The first one covers general medication administration, and while it’s not necessarily a mnemonic, it provides an easy way to remember the
6 rights of drug administration.
6 “R’s” (Rights) of Drug Administration
Nurses are involved in the administration of medication in many various settings. It is important to prevent medication errors by knowing the 6 rights of drug administration:
Right patient – Use 2 identifiers to verify right patient – check or scan the ID band for name & medical record #
Right medication – Verify that the drug name & the form of medication matches the doctor’s order
Right dose – Verify order & confirm the correct dosage calculation
Right route – Check the order & confirm if it is oral, IV, SQ, IM, etc.
Right time – Check the frequency & confirm the last time given
Right documentation – Document administration after giving medication – chart time, route, & other specifics (injection site, lab value, vital sign related to drug)
Emergency drugs to LEAN on – These are drugs that help prevent a patient from deteriorating to an arrest situation.
Lidocaine – antiarrhythmic (and topical/local anesthetic)
Decreases depolarization & excitability of ventricles during diastole – used for ventricular arrhythmias
Epinephrine – adrenergic agonist, catecholamine
Increases heart rate, causes vasoconstriction, & is a bronchodilator – used for anaphylactic reactions, bronchial asthma, hypersensitivity reactions
Atropine – anticholinergic, antiarrhythmic
Increases cardiac rate, decreases respiratory secretions, treats sinus bradycardia, reverses effects of anticholinesterase medication
Narcan – narcotic antagonist
Blocks narcotic effects, used to counteract opioid-induced respiratory depression or toxicity
Drugs for bradycardia & hypotension:
Isoproterenol – Relaxes blood vessels & helps the heart pump blood more efficiently to resolve low blood pressure.
Dopamine – Increases the pumping strength of the heart to resolve low blood pressure.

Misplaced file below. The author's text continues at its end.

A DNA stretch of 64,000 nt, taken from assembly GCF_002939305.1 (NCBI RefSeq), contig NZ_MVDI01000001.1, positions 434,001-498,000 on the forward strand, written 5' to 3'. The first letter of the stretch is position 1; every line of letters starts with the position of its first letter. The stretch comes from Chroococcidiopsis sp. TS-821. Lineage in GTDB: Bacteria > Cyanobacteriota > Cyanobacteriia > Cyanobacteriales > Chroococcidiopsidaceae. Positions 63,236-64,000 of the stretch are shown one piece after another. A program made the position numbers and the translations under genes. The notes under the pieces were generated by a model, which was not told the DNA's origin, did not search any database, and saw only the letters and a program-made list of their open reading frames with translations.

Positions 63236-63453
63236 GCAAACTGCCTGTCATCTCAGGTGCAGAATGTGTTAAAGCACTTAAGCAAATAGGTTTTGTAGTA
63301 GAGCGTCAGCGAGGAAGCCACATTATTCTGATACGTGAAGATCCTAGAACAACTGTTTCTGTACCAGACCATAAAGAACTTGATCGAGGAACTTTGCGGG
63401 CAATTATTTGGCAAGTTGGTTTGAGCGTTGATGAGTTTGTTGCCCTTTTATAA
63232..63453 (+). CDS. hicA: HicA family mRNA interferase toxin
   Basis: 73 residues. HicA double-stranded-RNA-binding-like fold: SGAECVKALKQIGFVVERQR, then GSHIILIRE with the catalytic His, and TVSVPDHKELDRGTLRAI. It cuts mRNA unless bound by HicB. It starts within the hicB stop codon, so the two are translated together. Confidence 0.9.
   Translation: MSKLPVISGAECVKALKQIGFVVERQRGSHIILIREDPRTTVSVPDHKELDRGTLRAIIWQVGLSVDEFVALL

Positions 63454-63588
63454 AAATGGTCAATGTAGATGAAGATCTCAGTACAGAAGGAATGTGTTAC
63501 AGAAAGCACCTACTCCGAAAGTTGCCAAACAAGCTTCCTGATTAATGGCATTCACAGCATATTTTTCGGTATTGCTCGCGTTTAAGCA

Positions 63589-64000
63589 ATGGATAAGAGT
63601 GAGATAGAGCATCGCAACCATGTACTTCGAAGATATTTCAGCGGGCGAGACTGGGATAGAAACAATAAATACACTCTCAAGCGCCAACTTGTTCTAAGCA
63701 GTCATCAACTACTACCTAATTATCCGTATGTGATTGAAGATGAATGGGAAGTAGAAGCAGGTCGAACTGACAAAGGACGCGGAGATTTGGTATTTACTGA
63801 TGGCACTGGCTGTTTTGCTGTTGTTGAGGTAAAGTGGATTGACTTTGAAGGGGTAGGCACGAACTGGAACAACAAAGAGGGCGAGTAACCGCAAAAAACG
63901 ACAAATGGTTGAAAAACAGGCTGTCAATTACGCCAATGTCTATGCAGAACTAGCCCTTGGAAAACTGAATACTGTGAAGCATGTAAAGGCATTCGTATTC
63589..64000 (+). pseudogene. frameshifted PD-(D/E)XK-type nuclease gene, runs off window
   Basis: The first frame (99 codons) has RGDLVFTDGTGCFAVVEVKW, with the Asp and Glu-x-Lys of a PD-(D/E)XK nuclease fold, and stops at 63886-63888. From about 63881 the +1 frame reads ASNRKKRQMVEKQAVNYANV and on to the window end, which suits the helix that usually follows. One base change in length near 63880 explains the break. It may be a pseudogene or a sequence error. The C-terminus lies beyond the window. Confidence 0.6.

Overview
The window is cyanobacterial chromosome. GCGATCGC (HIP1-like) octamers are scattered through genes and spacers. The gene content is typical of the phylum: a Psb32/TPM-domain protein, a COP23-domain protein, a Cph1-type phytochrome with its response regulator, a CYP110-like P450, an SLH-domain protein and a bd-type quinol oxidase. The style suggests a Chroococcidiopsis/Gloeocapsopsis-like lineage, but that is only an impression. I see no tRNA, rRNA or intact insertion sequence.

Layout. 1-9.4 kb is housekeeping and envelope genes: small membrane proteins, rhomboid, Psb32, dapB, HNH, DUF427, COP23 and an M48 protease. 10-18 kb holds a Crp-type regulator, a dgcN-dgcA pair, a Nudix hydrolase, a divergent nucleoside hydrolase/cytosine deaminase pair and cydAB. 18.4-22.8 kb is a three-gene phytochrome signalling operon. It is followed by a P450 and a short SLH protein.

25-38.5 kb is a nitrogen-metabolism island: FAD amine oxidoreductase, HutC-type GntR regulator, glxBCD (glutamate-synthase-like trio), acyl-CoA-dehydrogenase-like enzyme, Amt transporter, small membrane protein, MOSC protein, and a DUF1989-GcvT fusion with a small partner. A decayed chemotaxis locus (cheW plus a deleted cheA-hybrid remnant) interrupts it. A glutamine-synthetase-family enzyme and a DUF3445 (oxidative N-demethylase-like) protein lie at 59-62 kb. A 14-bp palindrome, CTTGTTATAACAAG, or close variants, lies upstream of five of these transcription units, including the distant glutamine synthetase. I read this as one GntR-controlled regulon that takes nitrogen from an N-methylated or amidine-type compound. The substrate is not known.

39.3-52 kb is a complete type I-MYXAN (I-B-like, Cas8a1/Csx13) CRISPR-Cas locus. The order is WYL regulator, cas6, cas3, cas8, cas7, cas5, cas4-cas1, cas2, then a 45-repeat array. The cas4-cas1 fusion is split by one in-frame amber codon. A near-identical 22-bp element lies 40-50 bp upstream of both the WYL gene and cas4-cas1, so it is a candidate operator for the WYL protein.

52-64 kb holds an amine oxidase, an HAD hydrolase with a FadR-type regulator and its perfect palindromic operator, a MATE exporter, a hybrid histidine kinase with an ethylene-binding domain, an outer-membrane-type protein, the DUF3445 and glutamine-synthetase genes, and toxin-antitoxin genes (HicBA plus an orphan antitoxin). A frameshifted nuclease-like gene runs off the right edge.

Epinephrine – Constricts peripheral blood vessels, which shunts blood to the central circulation & increases blood flow to the heart & brain.
Atropine – Anticholinergic drug that blocks parasympathetic vagal stimulation. It is the drug of choice to treat symptomatic sinus bradycardia.
Remember ABCDE for Atrial / Supraventricular Arrhythmias.
An arrhythmia is a change in the heart’s normal rate or rhythm – an atrial arrhythmia occurring in either the left or right atrium. They can range from being annoying but not dangerous to those that produce significant cardiac symptoms or loss of consciousness. A variety of medicines are available to restore normal heart rhythm, remember:
Anticoagulants – given to prevent embolization
Beta blockers – given to block the effects of certain hormones on the heart to slow the HR
Calcium channel blockers – slow the HR, decrease the contractility of the heart, & cause smooth muscle relaxation
Digoxin – slows the HR by blocking the number of electrical impulses that pass through the AV node into the ventricles
Electrocardioversion – electric currents are used to reset the heart’s rhythm back to a regular pattern
PALS for Ventricular Arrhythmias
Ventricular arrhythmias are abnormal rapid heart rhythms originating in the ventricles of the heart. Ventricular tachycardia & ventricular fibrillation are both life threatening & commonly associated with heart attacks. To prevent the arrhythmia from recurring, anti-arrhythmic medications are given:
Procainamide – decreases myocardial excitability & depresses myocardial contractility
Amiodarone – slows electrical conduction, electrical impulse from sinoatrial node, & conduction through accessory pathways
Lidocaine – given IV in ACLS as an alternative to the other antiarrhythmic drugs
Sotalol – a beta blocker that reduces cardiac output & BP, depresses sinus HR, & prolongs the refractory period in the atria & ventricles.